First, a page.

Say the name Coumadin (warfarin) to people with atrial fibrillation and those who care for them, and you'll get an earful. The side effects, complications, and long list of drug interaction problems associated with Coumadin make this a difficult drug to stay on long-term.
Just as an example, when I reported the story [10 medication mistakes that can kill] (https://www.caring.com/articles/medication-mistakes-that-can-kill), Coumadin/warfarin (people refer to it by both names, brand and generic) was one of the drugs mentioned most often.
Coumadin's interactions with other drugs are very serious, and the list of drugs with which Coumadin can have dangerous interactions is pages long. Aspirin, ibuprofen, and acetominophen are all on the list, making it difficult for those on Coumadin to get pain relief. Coumadin can interact with cold and allergy medications, antibiotics, birth control pills, and drugs for arrhythmia, such as amiodarone. It can also interact with many common supplements, including fish oil, gingko, ginseng, Vitamin K, coenzyme Q10, and even garlic.
Even on its own, Coumadin can cause problems. It can trigger bleeding problems, including intracranial hemorrhage, or bleeding between the brain and skull, which is very dangerous. Not to mention that it makes people taking it feel cold all the time!
So I was thrilled this week to read some positive news for heart patients: A new drug, dabigatran, was tested in trials and showed that it is just as effective as warfarin but without many of the problematic side effects.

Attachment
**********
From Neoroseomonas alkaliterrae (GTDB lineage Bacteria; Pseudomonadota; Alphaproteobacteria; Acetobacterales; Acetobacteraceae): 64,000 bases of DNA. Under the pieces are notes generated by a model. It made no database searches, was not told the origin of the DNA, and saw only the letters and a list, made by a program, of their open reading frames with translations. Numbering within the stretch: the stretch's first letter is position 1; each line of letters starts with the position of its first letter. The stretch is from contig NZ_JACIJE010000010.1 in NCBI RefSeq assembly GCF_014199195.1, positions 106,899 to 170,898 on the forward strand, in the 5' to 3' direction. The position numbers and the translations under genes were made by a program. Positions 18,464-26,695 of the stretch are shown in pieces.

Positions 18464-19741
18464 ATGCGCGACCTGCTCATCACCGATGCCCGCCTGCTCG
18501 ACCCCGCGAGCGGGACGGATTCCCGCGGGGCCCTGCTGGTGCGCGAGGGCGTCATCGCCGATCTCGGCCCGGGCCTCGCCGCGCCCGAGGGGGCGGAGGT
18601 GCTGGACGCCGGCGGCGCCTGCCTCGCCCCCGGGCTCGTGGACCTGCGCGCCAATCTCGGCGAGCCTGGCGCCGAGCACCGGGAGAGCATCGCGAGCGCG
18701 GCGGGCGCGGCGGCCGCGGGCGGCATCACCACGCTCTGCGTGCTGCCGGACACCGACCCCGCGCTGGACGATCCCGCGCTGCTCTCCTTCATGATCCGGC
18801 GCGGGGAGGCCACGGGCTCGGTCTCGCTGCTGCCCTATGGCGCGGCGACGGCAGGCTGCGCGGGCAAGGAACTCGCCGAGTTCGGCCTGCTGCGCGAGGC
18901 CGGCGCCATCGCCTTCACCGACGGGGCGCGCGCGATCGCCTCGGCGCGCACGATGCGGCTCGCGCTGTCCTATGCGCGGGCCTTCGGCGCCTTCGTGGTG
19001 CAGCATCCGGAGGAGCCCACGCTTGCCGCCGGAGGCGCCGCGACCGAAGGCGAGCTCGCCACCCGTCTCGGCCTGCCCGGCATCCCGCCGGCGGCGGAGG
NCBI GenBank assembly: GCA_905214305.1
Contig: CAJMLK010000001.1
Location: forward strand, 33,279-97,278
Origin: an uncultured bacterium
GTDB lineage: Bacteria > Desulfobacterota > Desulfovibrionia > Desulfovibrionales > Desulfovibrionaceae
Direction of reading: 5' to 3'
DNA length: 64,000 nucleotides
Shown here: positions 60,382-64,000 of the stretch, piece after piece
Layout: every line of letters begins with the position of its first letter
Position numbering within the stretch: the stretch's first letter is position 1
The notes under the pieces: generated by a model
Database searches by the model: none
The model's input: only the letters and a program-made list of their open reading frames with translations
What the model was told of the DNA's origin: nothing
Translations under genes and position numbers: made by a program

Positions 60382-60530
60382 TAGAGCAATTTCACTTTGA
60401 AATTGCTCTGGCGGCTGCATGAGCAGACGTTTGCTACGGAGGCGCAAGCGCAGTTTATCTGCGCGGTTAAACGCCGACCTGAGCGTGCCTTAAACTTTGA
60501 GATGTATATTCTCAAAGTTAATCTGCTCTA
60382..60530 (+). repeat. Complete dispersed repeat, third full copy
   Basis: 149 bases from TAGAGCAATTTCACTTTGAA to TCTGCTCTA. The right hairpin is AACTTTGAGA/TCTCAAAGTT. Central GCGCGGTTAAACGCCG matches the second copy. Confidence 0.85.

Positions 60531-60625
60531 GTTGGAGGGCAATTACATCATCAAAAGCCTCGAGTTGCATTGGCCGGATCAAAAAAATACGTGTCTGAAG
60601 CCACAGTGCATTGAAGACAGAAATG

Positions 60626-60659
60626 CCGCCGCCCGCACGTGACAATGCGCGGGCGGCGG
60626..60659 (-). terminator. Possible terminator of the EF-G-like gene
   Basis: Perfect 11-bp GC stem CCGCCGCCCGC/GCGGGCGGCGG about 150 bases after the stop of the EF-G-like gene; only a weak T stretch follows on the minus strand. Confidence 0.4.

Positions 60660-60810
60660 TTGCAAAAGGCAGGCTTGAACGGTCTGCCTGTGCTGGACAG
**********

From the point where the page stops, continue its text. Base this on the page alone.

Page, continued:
Both drugs are anticoagulants that thin the blood, and as such, both are successful in preventing the blood clots that can cause strokes. But dabigatran was found to have less than one third the risk of intracranial hemorrhage as Coumadin. And the study, which tested two different doses of dabigatran, found that the higher dose, 150 mg, was more effective than Coumadin at preventing stroke.
The study was enormous, following 18,000 people in 44 countries, and experts were very excited about the dramatic results. But there's a problem: Dabigatran in still in clinical trials and not yet FDA-approved, so you can't just ask your doctor for a prescription. If you or someone you're caring for has atrial fibrillation and the doctor recommmends Coumadin, ask about the possibility of trying dabigatran instead; that may involve getting into a clinical trial. Dabigatran has already been approved in Canada, England, and Europe, and the British Heart Foundation is so impressed with dabigatran that it's campaigning for the drug, called Pradaxa in England and Pradax in Europe, to replace Coumadin as the standard of care.
There are a few downsides to dabigatran. It can cause heartburn in many of those who take it. And in the study there was a very small incidence of heart attack, which the researchers are still investigating. But the main problem is price. While we don't know yet what the cost of dabigatran will be in the U.S., it's likely to be much more expensive than warfarin, which is available as a generic. Experts are predicting that insurers will be reluctant to pay for it, at least at first, when warfarin is so much cheaper.
Either way, predictions are that things will move quickly now, with such impressive trial results, and soon those at risk for stroke will have a choice of drugs to choose from. Given the devil's bargain many patients are striking with Coumadin, that's a good thing.